At this point, while I’m not sure if I’ll hit all my target numbers by my retirement date/in my retirement year, I’m still pretty confident that neither the market turmoil or residual effects of the pandemic will delay my retirement target date, as it fast approaches.

Countdown to Retirement
24.5 months to go.
Recently passed the 750 day mark and will cross the 2 year mark this month.
 

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Discussion Starter #149
End of April 2020 Update

Savings and Investments

My investable assets: $1.555M. Up about $77.1k for the month.
Her investable assets (excluding DB pension): $469.3k. Up about $29.8k for the month.
Combined investable assets: $2.024M. Up about $106.8k for the month.

Dead cat bounce?
After 2 of the largest down months since I’ve been keeping a monthly snapshot, my portfolio finally got a bit of a respite, jumping $77k which is that largest monthly gain I’ve experienced. Need a few more of those to get back to my original highs. I really don’t know what to expect in the months ahead as there’s a bit of hope with things opening up again but even though the markets are forward looking, it’s not opening up to the point of normalcy.

Both our portfolio grew in all categories. Apart from some small purchases, it was pretty quiet for me. April is a heavy dividend month for me but a few didn’t show up by month’s end and will add to May’s snapshot.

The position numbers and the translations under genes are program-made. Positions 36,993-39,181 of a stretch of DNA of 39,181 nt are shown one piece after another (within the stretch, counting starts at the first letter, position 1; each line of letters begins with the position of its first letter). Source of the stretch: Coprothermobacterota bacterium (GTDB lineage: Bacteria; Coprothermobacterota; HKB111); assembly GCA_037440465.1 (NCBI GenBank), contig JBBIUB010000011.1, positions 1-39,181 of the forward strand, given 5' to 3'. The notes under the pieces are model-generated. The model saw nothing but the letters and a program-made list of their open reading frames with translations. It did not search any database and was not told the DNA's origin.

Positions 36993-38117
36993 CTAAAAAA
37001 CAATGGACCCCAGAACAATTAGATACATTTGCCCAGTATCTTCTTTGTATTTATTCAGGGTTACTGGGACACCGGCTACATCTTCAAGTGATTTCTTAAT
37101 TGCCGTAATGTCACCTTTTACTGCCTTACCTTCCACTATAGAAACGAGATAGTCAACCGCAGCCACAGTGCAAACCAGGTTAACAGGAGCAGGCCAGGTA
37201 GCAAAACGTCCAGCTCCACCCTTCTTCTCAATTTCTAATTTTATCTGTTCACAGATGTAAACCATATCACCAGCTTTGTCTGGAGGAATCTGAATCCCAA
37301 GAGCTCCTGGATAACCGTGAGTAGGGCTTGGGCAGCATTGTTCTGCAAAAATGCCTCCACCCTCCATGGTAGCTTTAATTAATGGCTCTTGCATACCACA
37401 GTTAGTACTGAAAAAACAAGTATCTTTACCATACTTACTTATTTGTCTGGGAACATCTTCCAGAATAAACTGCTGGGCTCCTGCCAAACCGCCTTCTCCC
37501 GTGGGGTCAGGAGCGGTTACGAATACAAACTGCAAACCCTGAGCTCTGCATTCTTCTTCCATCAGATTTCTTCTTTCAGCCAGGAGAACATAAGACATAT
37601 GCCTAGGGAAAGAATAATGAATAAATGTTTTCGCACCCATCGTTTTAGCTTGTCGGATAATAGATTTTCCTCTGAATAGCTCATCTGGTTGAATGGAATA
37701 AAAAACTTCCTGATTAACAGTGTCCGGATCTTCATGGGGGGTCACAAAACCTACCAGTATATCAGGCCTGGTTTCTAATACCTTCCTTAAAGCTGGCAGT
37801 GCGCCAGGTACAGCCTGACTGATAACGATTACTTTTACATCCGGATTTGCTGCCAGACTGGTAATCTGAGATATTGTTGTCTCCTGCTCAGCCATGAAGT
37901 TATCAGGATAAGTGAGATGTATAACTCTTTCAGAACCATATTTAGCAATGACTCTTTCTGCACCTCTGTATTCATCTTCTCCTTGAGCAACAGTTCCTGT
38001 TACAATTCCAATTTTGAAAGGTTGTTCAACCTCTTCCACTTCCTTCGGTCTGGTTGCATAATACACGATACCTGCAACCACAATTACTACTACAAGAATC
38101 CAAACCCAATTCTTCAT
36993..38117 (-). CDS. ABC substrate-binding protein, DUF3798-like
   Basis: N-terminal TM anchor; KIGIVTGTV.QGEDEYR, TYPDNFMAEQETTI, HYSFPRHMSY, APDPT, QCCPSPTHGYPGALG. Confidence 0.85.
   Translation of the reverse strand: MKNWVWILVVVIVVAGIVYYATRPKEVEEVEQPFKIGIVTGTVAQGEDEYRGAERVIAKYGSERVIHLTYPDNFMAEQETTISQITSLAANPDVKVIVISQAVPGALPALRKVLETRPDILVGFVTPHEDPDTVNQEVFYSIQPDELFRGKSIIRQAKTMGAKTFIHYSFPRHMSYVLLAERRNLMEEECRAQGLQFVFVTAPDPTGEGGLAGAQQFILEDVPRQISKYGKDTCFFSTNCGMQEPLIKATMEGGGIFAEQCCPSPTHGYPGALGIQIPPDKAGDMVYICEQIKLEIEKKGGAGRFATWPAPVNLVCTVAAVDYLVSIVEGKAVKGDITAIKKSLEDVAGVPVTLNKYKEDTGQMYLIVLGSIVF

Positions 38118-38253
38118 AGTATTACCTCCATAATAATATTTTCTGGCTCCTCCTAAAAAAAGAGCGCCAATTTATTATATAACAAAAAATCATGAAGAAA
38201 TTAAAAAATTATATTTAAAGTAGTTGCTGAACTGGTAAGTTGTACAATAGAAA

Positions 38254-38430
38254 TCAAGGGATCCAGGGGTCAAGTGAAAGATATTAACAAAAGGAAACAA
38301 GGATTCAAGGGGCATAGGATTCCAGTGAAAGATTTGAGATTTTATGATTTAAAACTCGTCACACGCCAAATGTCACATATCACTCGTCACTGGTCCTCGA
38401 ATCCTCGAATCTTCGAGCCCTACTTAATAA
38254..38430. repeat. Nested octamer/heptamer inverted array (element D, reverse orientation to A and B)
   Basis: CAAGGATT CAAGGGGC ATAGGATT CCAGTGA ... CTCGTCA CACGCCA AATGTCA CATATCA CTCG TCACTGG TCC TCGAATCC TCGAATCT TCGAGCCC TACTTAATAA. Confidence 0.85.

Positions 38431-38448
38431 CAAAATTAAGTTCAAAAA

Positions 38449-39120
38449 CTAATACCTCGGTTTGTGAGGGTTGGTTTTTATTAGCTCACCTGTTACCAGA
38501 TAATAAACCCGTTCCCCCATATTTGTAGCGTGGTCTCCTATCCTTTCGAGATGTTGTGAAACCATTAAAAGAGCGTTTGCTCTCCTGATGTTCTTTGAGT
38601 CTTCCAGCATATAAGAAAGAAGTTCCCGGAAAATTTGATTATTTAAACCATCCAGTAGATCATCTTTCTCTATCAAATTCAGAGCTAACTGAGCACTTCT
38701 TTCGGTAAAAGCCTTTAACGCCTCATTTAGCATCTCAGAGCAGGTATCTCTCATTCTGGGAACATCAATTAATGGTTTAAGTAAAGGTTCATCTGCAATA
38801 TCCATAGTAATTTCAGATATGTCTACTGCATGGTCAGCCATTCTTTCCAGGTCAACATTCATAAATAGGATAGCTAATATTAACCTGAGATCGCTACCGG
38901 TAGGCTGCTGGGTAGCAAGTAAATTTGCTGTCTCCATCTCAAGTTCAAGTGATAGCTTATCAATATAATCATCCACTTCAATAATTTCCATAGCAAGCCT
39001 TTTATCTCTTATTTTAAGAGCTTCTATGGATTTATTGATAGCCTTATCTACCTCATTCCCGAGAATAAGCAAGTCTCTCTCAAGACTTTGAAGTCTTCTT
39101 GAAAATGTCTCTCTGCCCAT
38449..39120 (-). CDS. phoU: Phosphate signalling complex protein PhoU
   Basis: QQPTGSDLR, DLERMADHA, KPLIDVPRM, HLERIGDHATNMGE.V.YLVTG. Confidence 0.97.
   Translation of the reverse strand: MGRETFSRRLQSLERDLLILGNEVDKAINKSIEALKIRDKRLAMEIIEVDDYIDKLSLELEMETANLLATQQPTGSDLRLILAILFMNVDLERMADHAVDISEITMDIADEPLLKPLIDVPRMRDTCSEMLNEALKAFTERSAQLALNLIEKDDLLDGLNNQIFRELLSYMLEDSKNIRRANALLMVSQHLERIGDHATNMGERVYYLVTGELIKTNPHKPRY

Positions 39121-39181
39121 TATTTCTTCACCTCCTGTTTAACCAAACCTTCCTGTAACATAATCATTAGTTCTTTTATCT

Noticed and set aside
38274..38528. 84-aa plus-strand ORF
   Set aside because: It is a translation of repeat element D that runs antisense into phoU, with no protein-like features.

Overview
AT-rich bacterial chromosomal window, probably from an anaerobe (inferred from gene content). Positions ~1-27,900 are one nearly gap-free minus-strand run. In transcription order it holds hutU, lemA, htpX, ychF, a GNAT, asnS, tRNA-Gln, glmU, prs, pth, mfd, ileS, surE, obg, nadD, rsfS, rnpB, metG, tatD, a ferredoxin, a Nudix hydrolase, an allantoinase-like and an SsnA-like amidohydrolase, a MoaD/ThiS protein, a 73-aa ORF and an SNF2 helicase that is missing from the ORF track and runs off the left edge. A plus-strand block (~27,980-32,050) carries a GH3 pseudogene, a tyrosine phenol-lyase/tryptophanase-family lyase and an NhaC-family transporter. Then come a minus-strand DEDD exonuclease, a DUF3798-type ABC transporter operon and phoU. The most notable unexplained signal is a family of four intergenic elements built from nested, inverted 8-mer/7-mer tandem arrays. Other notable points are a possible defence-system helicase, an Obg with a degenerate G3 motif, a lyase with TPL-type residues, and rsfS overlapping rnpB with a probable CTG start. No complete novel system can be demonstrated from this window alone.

No changes for the missus’ portfolio. That said, it’s now only down about 3.5% YTD but keeping in mind that includes cash from income/savings and additional purchases.

Spending
April Spend: $4950
YTD Spend: $17960

Was able to keep April’s spend to the lower end of my estimate. House and car insurance were the big spends this month taking up over just under 2/3 of the total. We downgraded some of our car insurance options since we don’t drive much nowadays with both of us working at home. Once we start going into the office again, we’ll consider upgrading our coverage. Our grocery spend has been higher than expected due to us eating at home more, food inflation, and buying some groceries for our parents. We’ve been doing a bit of takeout but a few of the experiences haven’t been the greatest with some pick-up times scheduled over an hour with additional wait times after we get there and some of the dishes being subpar even after taking into consideration degradation driving the food home. Next to no spend on travel and entertainment as expected.

May should be a relatively light spend month. I expect a spend of about $2500. However, we got lazy and didn’t complete our taxes. Will try to finish them up this weekend and submit. I’m going to end up owing a few thousand. I typically don’t count that as part of our spend numbers but it will impact my cash savings numbers.

Comments, Concerns, Issues